"Fear of change" is almost as irrelevant as people who use "Don't judge me" to excuse themselves from innappropriate behavior. Of course we "judge" people, it's how we know to deal with, trust or evaluate our own level of safety.

Is it me, or is it mainly the corporate accountants who preach not to "fear change".
And really, how dare the studio heads talk of "going over the hill into battle" with the theatres that made them rich for a hundred years. I hope nobody plays their sh*tty movies.
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Re: shrinking window 07 Dec 2005 12:58 #12046

I can sense a fierce storm picking up momentum. There is going to be one nasty fight among the theatres and Disney... I expect most other studios are going to stand back and watch closely.

Disney is probably going to find that its no longer welcome in a lot of theatres now, but I still don't understand how this whole cut out the theatres is cutting out the middle man at all.

A print goes directly to theatres: Each admission brings them in 70% of ticket sales on average. Lets say that that's $7.00 on a typical $10.00 admission. That's a lot of money, very quickly. If they eliminate us, they still have the retailers who are going to sell and rent out their videos. That's a middle man. I think its something like $80.00 a rental copy for rental stores to purchase, which, after 16 rents is fully paid for. And, then you have the mark up for the sale copies.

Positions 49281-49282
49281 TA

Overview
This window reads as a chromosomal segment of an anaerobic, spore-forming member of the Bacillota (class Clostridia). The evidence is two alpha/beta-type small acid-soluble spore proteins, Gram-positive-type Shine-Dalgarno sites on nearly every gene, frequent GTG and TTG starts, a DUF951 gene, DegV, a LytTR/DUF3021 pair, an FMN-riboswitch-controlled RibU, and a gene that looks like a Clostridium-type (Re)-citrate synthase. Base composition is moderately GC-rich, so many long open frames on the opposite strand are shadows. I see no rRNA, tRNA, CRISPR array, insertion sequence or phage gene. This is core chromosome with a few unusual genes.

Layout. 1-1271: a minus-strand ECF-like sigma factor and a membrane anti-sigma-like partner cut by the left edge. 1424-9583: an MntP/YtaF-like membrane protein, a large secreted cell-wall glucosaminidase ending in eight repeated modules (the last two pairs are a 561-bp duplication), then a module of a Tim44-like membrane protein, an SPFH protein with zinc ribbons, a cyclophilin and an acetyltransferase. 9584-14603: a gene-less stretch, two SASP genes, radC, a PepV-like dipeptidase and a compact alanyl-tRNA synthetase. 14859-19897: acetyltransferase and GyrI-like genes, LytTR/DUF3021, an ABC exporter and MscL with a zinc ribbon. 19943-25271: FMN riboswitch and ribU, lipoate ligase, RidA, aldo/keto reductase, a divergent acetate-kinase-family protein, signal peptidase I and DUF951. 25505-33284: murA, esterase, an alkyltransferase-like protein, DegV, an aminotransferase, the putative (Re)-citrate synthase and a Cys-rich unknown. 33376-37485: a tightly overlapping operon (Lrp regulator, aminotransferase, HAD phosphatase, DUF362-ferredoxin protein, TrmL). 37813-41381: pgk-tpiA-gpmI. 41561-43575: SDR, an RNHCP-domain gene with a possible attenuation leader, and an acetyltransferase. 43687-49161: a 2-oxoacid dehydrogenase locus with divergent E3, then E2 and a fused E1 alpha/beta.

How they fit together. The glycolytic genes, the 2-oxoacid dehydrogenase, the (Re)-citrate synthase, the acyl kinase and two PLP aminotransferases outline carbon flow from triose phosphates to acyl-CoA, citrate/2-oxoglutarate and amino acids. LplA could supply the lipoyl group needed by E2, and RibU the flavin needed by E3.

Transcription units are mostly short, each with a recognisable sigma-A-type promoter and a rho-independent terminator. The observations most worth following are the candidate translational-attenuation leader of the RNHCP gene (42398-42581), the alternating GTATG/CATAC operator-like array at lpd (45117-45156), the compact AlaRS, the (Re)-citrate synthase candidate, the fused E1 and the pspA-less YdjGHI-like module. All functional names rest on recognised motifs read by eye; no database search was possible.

The studios are bound to lose by this. People aren't going to run out one weekend and buy a DVD of *A NEW BLOCKBUSTER ON ITS PREMIERE WEEKEND* because it stars Angelina Jolie, Tom Cruise or a cartoon character. A few will, A LOT won't.

Let the battle begin...
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Re: shrinking window 07 Dec 2005 14:54 #12047

  • leeler
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I have to agree with Andrew on this. Disney may well give it a shot and they may believe they will sell more DVDs in the long run as a result, but enough to make up for the profits from its' theatrical run? I don't think so!
"What a crazy business"
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Re: shrinking window 07 Dec 2005 22:11 #12048

  • Narrow Gauge
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It's not dvds that they ultimately want to sell but dwnloads from the web and video on demand. The idea being that as downloads become faster and faster more and more people will acquire movies like they acquire music. Internet purchasing of music now exceeds all conventional retail stores like Tower records etc.